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Sunday, September 24, 2023


Staff ed: The Khator Report


Pablo Milanese/The Cougar

President and Chancellor Renu Khator gave her President’s Fall Address last week and mentioned things ranging from new projects to future plans. She gave a great speech, but we, as a board, thought we might grade a few of the key points she mentioned.


Khator said UH has climbed the ranks in terms of national competitiveness, citing UH’s designation as Tier One in 2011 and the Princeton Review’s recognition as one of the “Best Colleges in 2012.” However, there were no rankings for 2013 or 2014, leaving the prospect of UH as a  nationally competitive school debatable. Khator did mention the increase in nationally-ranked programs that UH has experienced. Khator mentioned that nine of the graduate programs rank in the top 50, and 27 rank in the top 100, almost double from six years ago. This is a major increase and should definitely not go unnoticed.


This fall, UH enrolled a record of 42,738 students, with undergraduate enrollment reaching a solid 5 percent increase. The freshmen class currently has 4,189 students with an average SAT score of 1150. Not to mention, 32 percent of those incoming freshmen come from the top 10 percent of their high school class. Khator’s commitment to increasing student success is evident by the rising standards for student admission.

Even though UH has considerably increased enrollment and standards for incoming students, the graduation rate is still lacking. The fact is that in order to up rankings, we need more students to graduate on time as a collective.  UH has implemented the UH in 4 program last year in an effort to aid the graduation rate, but the numbers are still low and not enough students are graduating on time.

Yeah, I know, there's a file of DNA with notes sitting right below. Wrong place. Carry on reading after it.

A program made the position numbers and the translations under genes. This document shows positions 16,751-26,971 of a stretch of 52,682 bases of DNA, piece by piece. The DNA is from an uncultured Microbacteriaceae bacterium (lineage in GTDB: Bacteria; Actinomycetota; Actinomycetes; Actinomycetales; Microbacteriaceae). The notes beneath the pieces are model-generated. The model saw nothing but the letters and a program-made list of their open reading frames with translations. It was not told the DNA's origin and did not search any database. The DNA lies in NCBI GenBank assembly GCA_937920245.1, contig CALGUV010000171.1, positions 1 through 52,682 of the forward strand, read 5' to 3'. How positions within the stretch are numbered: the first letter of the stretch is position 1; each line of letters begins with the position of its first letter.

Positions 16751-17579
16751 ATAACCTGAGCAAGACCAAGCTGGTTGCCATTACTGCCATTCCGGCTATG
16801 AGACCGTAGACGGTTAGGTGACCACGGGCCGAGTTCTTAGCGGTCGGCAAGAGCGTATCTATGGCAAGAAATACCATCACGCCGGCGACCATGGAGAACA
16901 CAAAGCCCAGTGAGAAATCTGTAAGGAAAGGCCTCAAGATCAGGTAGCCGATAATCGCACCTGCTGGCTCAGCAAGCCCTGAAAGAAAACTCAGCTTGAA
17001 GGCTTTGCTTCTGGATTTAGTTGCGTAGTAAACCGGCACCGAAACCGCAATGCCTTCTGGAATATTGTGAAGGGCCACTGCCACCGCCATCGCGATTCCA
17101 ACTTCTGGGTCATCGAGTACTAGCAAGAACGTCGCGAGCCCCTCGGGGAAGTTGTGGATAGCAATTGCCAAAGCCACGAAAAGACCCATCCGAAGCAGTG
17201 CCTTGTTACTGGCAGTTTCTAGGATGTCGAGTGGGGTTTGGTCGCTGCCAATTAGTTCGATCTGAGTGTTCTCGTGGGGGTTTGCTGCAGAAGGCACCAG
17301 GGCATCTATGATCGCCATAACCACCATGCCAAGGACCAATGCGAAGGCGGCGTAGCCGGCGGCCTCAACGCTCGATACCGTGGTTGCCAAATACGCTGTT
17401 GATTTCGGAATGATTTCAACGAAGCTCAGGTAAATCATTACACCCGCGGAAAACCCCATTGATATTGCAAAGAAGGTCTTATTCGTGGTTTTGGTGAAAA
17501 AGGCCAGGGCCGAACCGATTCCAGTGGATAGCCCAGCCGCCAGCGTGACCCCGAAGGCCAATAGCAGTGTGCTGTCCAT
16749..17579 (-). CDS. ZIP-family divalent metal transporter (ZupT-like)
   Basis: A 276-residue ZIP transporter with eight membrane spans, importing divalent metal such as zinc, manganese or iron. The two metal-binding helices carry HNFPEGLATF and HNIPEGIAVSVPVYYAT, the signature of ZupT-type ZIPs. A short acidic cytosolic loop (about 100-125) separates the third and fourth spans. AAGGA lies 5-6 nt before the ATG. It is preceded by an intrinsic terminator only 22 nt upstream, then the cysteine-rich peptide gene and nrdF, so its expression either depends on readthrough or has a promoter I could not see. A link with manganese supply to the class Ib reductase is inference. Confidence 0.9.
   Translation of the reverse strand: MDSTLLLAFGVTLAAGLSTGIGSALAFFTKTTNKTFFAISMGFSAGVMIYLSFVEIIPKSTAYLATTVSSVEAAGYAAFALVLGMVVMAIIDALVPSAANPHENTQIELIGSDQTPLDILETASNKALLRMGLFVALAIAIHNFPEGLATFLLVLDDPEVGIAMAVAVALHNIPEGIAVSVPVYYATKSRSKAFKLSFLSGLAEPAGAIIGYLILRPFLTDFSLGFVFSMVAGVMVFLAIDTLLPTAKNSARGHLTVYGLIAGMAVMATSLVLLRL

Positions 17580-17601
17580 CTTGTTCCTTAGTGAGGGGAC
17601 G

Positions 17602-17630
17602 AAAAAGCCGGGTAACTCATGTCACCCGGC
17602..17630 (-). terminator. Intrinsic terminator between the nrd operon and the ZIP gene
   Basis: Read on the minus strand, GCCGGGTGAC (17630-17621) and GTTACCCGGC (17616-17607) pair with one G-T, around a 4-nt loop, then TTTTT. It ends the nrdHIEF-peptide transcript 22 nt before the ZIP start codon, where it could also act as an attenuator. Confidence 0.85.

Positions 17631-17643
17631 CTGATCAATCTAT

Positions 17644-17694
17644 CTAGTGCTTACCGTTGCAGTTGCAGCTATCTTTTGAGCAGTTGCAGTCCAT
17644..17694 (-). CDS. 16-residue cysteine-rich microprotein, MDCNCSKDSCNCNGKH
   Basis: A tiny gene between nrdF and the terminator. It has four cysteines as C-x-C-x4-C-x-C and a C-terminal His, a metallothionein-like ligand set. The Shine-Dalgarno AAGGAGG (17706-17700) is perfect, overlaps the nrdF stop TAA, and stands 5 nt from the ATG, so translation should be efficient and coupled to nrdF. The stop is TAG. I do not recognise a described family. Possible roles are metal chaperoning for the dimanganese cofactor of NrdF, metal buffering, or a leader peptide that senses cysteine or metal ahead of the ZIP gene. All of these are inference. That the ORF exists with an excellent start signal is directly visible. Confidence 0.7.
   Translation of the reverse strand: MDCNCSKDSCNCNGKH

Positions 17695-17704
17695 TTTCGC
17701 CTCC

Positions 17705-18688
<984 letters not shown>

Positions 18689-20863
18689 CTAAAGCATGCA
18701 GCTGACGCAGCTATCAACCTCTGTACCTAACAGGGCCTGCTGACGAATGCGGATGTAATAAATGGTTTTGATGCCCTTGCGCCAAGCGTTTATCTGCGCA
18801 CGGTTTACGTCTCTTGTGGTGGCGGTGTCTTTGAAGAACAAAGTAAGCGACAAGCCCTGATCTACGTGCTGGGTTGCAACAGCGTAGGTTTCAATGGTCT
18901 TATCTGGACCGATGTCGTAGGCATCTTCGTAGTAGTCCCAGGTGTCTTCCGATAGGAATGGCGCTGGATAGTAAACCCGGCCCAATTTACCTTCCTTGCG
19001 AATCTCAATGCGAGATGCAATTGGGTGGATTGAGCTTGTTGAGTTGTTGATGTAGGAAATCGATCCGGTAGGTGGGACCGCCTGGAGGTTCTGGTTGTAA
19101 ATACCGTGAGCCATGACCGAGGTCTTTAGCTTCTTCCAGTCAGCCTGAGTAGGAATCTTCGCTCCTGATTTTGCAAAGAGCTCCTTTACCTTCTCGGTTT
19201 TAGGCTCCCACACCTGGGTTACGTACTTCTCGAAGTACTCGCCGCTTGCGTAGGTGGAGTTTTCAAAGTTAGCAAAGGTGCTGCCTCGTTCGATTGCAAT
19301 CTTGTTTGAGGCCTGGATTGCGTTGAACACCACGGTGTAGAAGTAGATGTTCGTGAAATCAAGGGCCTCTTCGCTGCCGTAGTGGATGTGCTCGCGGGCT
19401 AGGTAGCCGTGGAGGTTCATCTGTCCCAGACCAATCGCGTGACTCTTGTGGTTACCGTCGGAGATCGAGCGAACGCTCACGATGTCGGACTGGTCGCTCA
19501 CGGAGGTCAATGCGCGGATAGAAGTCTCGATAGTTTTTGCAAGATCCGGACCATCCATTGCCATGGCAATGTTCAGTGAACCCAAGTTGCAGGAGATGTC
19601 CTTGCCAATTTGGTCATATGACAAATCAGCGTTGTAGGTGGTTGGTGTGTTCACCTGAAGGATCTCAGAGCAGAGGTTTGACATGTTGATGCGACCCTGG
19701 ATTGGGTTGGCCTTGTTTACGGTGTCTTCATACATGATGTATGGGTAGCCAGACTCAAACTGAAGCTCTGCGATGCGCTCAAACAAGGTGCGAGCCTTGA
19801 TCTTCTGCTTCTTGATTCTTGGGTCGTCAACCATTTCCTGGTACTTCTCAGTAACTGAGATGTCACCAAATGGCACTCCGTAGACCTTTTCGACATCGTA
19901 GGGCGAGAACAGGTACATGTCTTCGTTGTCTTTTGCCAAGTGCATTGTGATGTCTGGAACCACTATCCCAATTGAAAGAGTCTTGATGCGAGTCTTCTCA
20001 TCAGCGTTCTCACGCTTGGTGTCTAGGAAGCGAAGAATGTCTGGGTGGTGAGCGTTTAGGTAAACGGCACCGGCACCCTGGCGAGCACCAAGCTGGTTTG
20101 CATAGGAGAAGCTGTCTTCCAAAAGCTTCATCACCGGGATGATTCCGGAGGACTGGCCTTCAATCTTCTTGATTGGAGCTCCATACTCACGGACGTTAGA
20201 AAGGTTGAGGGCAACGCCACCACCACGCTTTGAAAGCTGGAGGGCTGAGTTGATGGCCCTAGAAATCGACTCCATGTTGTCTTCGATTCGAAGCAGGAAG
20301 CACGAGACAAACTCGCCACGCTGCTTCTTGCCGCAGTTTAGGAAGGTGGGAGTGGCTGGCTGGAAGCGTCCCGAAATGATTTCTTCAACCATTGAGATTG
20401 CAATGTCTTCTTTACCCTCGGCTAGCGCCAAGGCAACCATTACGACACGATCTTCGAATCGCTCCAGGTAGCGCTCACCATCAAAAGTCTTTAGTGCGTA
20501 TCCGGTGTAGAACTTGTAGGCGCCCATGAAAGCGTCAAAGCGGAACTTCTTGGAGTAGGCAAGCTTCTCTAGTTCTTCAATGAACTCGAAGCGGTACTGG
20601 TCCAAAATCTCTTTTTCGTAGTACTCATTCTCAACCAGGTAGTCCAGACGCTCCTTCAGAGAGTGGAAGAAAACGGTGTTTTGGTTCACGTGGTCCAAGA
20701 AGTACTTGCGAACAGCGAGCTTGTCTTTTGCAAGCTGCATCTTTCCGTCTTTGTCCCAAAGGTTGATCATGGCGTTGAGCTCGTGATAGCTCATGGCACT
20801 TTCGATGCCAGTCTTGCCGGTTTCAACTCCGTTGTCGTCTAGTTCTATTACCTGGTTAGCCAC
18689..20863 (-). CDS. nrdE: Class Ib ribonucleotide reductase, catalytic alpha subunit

UH was mentioned in 27 countries and 600 cities across America this year. Matthew McConaughey’s commencement speech created $23 million worth of publicity and was voted one of the top 5 commencement speeches of the year by the Hollywood Reporter.

With the recent news that UH will host the last Republican presidential debate on Feb. 26, the national spotlight will shine on UH once again. As Khator said in her address, this debate will elevate UH and draw much needed attention to the University as we become part of political history.


Khator noted several major projects on the horizon for UH, including a new law center and a new multidisciplinary engineering building. Major plans for a new Biomedical and Health Sciences Building Number 2 will officially break ground next month and is a larger project than TDECU Stadium.

The nine-story Biomedical and Health Sciences Building will be the new home of the school of pharmacy and outpatient clinics. “In terms of the scope of this project, the project is bigger than the stadium, costing $20 million more,” Khator said.

Considering all of the drama and student uproar that accompanied the construction of the stadium, a more expensive project is destined to cause student concerns. News of this new facility and the increased cost made audience members gasp during Khator’s address. It’s clear that funding this project will be a major concern for the UH community. Even though the cost and scope of the building is so large, the potential it has to advance UH is great.

— The Cougar Editorial Board

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